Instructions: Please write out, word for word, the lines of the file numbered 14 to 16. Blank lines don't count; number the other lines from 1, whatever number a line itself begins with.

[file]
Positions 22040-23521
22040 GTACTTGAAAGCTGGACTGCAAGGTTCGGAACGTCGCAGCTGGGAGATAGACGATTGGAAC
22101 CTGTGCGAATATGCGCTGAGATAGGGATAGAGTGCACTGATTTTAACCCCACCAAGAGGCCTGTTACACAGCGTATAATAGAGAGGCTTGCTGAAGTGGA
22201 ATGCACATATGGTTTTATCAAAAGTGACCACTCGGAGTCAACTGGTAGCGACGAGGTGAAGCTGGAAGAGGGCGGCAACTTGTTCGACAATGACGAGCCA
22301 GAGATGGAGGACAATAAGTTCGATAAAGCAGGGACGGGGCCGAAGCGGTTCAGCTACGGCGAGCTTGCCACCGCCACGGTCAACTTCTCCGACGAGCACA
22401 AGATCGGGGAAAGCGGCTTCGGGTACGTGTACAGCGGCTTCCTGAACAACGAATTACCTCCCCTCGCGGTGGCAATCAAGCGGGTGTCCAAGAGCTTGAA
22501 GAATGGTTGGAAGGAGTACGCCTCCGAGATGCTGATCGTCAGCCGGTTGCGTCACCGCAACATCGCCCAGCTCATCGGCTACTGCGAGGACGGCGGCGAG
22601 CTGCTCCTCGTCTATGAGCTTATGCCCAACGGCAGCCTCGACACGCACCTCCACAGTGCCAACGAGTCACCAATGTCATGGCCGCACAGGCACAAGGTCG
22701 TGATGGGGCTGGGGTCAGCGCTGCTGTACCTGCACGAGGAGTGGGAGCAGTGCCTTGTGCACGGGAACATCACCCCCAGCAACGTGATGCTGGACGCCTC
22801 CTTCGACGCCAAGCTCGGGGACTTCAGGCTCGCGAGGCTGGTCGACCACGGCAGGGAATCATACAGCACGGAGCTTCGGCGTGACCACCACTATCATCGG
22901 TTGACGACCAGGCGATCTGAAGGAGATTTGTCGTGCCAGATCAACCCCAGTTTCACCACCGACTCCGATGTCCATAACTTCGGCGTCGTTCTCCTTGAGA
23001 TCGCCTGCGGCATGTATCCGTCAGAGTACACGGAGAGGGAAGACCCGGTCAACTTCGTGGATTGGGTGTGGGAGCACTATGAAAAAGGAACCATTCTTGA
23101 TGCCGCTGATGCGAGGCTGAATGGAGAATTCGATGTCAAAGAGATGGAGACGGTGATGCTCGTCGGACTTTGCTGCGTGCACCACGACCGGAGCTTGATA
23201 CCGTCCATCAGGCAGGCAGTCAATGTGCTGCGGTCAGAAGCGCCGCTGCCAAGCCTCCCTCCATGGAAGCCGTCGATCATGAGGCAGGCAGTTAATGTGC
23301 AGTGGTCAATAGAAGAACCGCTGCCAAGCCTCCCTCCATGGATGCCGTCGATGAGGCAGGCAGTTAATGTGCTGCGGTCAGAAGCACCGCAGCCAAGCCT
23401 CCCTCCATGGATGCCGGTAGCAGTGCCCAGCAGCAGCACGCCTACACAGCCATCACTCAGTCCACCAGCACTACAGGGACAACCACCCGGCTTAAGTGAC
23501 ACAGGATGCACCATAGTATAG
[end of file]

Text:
23201 CCGTCCATCAGGCAGGCAGTCAATGTGCTGCGGTCAGAAGCGCCGCTGCCAAGCCTCCCTCCATGGAAGCCGTCGATCATGAGGCAGGCAGTTAATGTGC
23301 AGTGGTCAATAGAAGAACCGCTGCCAAGCCTCCCTCCATGGATGCCGTCGATGAGGCAGGCAGTTAATGTGCTGCGGTCAGAAGCACCGCAGCCAAGCCT
23401 CCCTCCATGGATGCCGGTAGCAGTGCCCAGCAGCAGCACGCCTACACAGCCATCACTCAGTCCACCAGCACTACAGGGACAACCACCCGGCTTAAGTGAC